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The Big One

Angling in Africa leads to a mammoth encounter.

October 4, 2007
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I don’t have a catchy nickname like “Rip, “Flip or “Crunch”, but I’ve got a fish tale that tops the bunch. For more than a decade, I have been master baiter and wire man aboard our 37-foot Bertram, Anhinga. My wife, Nelia, runs things on the bridge while I do the heavy lifting, facing off with irritated pelagic creatures of all stripes. I’ve pulled my share of dolphin, wahoo and tuna over the rail, tagged countless sailfish and been released by marlin that were as big as a whale.

Still, my signature tale predates this service. It took place in a spot where few anglers would have thought to wet a line. I was a young lad seeking adventure in Africa. More specifically, I was deep in the Aberdare, tracking dik-dik, bongo and the elusive giant forest hog. Those south of the Mason-Dixon Line will appreciate that the latter represents well over a thousand pounds of barbecue and is not to be trifled with.

Being a waterman at heart, I lusted for surf with my turf, so I embarked on a journey south to the mighty Mara River in search of the giant Nile perch (everything is big in Africa). The portion of the continent this waterway bisects can be uncomfortably warm, making the Mara this wild kingdom’s version of Coney Island on Labor Day weekend. Having been a loyal fan of Marlin Perkins, I knew that to survive I would have to remain alert and fully hydrated. I sipped an ice cold Tusker, a reasonable, regional substitute for Heineken.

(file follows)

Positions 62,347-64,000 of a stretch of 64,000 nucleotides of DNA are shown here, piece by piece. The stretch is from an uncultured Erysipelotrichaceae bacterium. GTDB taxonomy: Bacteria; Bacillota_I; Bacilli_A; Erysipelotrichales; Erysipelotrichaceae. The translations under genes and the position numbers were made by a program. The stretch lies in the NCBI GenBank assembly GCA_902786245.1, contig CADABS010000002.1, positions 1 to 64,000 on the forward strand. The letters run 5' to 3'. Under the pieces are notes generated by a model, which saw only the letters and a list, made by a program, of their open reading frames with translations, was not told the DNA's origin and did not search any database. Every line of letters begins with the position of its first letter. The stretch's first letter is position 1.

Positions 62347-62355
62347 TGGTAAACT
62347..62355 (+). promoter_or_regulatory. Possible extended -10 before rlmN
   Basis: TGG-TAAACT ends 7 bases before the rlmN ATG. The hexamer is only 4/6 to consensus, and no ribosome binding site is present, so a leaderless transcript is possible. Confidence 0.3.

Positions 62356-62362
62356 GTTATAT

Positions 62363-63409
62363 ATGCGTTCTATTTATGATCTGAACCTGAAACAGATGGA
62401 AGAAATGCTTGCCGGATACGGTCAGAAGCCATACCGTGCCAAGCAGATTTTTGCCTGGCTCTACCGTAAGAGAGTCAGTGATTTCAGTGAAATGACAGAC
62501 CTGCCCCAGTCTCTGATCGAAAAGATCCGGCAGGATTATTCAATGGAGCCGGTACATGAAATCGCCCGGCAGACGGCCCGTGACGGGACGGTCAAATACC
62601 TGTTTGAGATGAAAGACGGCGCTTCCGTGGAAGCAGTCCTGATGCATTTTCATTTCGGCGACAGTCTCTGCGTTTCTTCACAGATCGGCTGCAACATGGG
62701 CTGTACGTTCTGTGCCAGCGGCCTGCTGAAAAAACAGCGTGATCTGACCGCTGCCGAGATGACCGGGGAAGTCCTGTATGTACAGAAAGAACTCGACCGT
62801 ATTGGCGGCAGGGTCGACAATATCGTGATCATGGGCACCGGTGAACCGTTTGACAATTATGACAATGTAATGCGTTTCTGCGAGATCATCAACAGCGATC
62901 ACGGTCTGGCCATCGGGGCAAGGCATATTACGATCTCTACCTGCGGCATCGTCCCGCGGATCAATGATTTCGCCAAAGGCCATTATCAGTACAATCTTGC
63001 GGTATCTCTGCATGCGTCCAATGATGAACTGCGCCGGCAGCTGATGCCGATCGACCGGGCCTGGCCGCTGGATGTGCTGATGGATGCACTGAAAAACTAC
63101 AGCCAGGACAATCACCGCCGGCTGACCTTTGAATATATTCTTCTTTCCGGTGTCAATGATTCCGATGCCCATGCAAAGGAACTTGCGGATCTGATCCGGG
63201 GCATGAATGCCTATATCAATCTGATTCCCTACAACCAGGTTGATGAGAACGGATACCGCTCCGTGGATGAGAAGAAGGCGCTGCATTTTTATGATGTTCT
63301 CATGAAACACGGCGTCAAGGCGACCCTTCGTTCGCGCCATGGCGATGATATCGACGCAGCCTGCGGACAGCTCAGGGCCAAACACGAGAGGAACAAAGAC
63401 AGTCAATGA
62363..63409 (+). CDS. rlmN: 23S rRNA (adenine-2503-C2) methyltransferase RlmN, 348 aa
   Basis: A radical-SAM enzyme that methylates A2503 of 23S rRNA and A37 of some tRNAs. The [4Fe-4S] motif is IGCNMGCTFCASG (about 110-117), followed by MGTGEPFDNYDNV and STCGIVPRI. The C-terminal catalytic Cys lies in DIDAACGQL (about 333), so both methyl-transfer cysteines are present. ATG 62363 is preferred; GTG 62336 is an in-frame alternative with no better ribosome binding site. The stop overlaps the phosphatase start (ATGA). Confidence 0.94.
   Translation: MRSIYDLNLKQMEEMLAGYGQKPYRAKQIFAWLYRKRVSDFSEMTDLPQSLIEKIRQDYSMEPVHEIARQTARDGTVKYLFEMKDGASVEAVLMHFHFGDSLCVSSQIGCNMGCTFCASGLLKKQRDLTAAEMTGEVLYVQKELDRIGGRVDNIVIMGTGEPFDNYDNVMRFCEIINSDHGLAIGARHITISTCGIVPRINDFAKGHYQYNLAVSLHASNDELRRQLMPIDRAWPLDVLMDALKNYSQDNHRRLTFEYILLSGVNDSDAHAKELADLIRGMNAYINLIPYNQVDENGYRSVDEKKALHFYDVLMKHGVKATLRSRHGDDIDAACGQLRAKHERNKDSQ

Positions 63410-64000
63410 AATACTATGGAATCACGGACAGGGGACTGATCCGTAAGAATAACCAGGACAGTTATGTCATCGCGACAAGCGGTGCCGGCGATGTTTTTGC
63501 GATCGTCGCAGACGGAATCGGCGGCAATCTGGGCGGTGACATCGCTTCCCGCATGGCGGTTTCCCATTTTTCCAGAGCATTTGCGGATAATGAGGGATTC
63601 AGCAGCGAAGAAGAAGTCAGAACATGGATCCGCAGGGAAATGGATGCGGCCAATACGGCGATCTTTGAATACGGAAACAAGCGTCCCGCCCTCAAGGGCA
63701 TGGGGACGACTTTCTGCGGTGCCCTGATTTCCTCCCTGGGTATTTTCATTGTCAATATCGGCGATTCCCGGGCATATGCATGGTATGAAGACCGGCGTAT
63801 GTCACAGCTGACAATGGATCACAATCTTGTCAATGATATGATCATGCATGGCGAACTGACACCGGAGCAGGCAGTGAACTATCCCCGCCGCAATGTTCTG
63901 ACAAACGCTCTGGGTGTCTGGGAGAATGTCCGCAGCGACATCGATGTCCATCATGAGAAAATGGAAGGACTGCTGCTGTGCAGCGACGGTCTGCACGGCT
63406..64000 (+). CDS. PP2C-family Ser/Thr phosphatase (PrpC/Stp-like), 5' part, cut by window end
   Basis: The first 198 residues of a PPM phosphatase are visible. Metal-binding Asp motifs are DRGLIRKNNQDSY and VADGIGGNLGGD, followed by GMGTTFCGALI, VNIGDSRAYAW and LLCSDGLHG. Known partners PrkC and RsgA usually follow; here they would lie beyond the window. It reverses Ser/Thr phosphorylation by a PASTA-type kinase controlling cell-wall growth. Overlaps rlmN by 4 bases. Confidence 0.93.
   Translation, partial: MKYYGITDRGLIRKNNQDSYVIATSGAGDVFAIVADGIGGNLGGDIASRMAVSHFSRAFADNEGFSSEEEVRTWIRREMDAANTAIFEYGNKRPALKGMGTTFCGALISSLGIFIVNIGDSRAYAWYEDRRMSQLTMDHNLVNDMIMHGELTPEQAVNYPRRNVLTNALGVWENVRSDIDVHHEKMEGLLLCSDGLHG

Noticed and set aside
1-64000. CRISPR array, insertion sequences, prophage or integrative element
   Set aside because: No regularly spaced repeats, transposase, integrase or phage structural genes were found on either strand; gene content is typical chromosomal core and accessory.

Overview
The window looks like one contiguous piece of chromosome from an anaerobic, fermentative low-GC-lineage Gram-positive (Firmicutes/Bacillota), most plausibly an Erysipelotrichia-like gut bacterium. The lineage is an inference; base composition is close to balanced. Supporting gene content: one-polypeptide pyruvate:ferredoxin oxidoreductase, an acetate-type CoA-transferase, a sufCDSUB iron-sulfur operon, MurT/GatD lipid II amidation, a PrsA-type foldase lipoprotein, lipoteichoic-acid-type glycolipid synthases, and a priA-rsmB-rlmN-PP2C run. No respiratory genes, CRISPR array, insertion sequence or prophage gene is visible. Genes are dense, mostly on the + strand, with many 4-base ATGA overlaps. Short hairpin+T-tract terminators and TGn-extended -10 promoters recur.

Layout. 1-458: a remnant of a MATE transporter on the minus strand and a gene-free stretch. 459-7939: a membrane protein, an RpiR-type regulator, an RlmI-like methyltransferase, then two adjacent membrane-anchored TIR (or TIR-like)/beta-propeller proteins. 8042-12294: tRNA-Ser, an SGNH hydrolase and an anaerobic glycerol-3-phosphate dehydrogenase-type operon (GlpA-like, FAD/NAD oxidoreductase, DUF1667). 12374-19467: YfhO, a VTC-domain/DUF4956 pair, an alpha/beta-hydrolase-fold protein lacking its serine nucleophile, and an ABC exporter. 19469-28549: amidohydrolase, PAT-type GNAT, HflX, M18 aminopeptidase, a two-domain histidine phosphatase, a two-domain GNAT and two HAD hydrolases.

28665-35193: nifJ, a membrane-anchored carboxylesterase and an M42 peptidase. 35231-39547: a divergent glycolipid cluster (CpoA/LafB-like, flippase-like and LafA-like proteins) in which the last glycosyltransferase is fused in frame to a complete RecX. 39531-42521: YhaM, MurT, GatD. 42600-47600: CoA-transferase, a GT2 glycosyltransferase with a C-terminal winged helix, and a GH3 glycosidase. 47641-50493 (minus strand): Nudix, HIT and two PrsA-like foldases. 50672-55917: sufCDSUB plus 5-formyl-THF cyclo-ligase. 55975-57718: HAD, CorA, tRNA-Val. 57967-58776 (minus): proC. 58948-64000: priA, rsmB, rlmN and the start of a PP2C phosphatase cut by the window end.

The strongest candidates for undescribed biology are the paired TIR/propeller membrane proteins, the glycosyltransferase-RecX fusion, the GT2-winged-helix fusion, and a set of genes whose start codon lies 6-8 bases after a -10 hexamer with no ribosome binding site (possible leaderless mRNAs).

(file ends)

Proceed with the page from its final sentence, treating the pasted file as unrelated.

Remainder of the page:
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Light tackle skiffs were not yet the rage in the region, so I was forced to improvise. I found a semi-submerged log that served as a splendid casting platform. As cable had yet to turn fishing guides into TV travel hosts, I called on local talent-a Masai fellow by the name of Keelu. As a simmering sun rested on the distant escarpment, I swatted flies the size of pigeons. Keelu baited my hook with a small, crushed amphibian.

A ripple in the water caught my eye, and I made my presentation. It was of course a perfect toss, but to my surprise, the water exploded! Fishing is an imperfect science, and while I had hoped for a giant Nile perch, I had assumed that at the least, something with fins and scales would respond.

I was wrong.

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A greyhounding grander has nothing on a pissed off hippopotamus.

While most folks think of these creatures as a cross between Babar and Barney, the truth is they have short fuses attached to bad attitudes. The beast surfaced like a Trident submarine. Water spewing from its swollen nostrils, it appeared intent on boarding my “skiff. My “guide vaulted ashore in panic, and I faced the monster down.

This, in my view, counts as a legal release-a record, I’m sure, and a hell of a fish story.

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Like most anglers, my memory serves me well, and I have taken only modest creative license in the telling of this tale. My ration of Tusker was small, and the hippo was not pink. I swear!

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